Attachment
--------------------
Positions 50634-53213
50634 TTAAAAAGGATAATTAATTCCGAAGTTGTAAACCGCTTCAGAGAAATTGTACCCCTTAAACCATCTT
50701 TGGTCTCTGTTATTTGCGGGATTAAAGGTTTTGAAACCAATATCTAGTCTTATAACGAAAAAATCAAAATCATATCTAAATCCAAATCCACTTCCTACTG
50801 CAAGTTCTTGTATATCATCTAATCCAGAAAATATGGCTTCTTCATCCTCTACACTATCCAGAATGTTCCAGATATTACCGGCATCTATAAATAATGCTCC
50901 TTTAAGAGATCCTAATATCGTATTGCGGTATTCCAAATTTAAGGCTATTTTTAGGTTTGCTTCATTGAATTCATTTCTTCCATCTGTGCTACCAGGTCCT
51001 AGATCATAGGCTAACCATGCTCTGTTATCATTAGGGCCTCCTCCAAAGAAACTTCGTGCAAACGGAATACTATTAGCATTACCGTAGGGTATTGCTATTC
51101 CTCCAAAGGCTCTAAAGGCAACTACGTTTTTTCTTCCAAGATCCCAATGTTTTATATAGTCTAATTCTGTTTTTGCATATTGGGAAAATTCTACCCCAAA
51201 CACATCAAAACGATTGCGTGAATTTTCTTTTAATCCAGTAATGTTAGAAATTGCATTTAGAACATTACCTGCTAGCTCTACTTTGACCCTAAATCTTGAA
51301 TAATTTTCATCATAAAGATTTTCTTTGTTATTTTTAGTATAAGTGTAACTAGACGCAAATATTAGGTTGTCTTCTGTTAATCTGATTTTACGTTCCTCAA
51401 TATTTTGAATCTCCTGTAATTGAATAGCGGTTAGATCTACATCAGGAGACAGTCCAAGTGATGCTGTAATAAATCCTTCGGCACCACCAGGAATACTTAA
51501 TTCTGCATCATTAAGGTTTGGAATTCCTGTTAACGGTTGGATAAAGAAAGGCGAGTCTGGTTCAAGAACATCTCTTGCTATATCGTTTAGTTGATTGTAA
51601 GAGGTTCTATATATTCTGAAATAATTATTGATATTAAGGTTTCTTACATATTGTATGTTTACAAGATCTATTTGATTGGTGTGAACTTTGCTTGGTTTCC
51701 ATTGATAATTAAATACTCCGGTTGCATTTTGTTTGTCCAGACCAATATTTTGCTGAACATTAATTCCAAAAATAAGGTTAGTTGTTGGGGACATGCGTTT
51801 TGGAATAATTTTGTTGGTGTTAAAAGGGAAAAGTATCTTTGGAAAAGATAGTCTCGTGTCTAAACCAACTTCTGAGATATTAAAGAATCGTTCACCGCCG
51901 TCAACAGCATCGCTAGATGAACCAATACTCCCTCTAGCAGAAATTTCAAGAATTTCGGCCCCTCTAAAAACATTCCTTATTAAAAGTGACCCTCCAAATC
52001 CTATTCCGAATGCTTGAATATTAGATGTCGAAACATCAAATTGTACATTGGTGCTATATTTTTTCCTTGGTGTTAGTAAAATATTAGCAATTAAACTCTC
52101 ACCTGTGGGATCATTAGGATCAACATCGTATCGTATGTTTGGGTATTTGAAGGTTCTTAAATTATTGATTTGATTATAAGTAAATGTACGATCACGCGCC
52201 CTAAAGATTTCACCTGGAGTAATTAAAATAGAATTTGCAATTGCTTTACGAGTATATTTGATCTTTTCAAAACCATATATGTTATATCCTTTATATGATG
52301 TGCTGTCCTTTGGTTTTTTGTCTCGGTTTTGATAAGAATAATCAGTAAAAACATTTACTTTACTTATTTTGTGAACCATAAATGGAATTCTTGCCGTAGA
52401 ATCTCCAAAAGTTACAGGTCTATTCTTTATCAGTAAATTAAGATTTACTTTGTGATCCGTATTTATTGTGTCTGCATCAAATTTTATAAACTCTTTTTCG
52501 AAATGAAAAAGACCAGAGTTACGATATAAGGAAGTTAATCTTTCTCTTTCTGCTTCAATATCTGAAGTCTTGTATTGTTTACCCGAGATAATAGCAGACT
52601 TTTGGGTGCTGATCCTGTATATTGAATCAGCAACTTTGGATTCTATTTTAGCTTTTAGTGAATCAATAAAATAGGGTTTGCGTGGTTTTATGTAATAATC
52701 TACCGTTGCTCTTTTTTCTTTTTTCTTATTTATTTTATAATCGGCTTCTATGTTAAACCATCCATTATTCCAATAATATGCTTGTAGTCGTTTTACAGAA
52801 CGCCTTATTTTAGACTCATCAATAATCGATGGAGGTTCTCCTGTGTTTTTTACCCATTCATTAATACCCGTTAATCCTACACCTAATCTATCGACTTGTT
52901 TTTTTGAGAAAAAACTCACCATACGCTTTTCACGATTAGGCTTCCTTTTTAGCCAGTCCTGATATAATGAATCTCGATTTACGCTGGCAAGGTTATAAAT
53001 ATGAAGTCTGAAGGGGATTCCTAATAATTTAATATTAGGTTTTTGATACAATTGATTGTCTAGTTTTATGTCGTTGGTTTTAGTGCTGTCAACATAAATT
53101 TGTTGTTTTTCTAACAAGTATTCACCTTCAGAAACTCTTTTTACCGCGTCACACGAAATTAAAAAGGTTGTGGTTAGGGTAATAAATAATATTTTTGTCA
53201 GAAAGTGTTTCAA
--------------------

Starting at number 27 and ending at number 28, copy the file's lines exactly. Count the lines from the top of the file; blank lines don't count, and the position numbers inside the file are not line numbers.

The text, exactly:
53101 TGTTGTTTTTCTAACAAGTATTCACCTTCAGAAACTCTTTTTACCGCGTCACACGAAATTAAAAAGGTTGTGGTTAGGGTAATAAATAATATTTTTGTCA
53201 GAAAGTGTTTCAA